This fall, Congress will be turning its attention to tax reform to provide sorely needed tax relief to all Americans. The Federal Reserve’s recently released economic well-being report finds that nearly half of Americans cannot afford an unexpected $400 expense, like a car repair or medical bill.
These figures emerge despite the fact that the stock market is at an all-time high and the unemployment rate is at a historic low. The reality is American families are still struggling to “get ahead.”
We, federal policymakers, must help people that work every day by pursuing middle class tax cuts, as proposed by President Trump and Congressional Republicans.
Tax reform would put meaningful dollars back in the pockets of hardworking taxpayers to help them cover rising housing, healthcare, and childcare costs. Allowing Americans to keep more of their hard-earned dollars would also improve local economies by keeping money in communities, rather than sending a credit card to Washington bureaucrats with the American taxpayer footing the bill.
Just as many families have been overlooked by the economic recovery, so have many mom and pop shops and small businesses. I spent my career in business, so I know the complexity of our tax code. Communities across the country are stagnant, in large part because small business owners face an overwhelming tax burden. Small business tax cuts would help businesses keep their doors open and even grow.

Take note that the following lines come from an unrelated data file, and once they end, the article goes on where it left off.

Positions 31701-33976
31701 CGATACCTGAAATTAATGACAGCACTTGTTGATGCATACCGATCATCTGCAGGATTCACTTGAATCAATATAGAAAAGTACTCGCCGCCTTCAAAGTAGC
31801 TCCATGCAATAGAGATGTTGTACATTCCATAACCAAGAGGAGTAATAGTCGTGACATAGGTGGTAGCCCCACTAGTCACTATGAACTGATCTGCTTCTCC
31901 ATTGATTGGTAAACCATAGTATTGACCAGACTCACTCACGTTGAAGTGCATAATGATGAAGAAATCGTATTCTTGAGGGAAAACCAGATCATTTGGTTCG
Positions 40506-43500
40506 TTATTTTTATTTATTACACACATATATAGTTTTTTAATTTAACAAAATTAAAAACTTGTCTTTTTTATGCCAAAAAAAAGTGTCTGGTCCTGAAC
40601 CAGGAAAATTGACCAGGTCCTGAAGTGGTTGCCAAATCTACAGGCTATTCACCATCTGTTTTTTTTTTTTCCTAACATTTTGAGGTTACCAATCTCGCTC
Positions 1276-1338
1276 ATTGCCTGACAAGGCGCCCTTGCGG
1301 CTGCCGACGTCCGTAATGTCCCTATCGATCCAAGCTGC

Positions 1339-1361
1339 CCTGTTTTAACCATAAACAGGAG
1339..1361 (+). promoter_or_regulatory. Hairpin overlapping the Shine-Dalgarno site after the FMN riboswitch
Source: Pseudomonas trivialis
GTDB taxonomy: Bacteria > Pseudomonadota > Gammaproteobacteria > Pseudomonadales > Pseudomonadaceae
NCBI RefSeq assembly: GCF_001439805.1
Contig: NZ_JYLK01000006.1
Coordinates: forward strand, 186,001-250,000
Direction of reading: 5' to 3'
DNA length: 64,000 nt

Small businesses create two-thirds of all new jobs and half of existing jobs, so in many ways, they are a barometer of true economic health. A recent national poll of small business owners by the Job Creators Network shows that most respondents would reinvest their tax savings in their businesses in the form of wage hikes, new jobs, and expansion.
These benefits would help the economy get back to its historical standard of three percent or greater growth – up from the two percent average of recent years. One percentage point difference in economic growth may not seem like a lot at first glance. But it is actually the difference between the economy doubling in 24 years versus 36 years — or an extra time each lifetime.
It’s been over thirty years since the last time tax cuts were broadly lowered on the middle class and small businesses. In that time, the economy has changed significantly. Yet the tax code remains in the era of the fax machine, Walkman, and Atari. In fact, Americans spend eight hours on average filing their taxes, and small business owners spend much longer. The code must be simplified — in addition to reduced rates — so families and small businesses can understand and file taxes themselves.
Real tax reform is needed to expand the economic recovery to all Americans. I look forward to working with my colleagues to deliver tax relief to American families.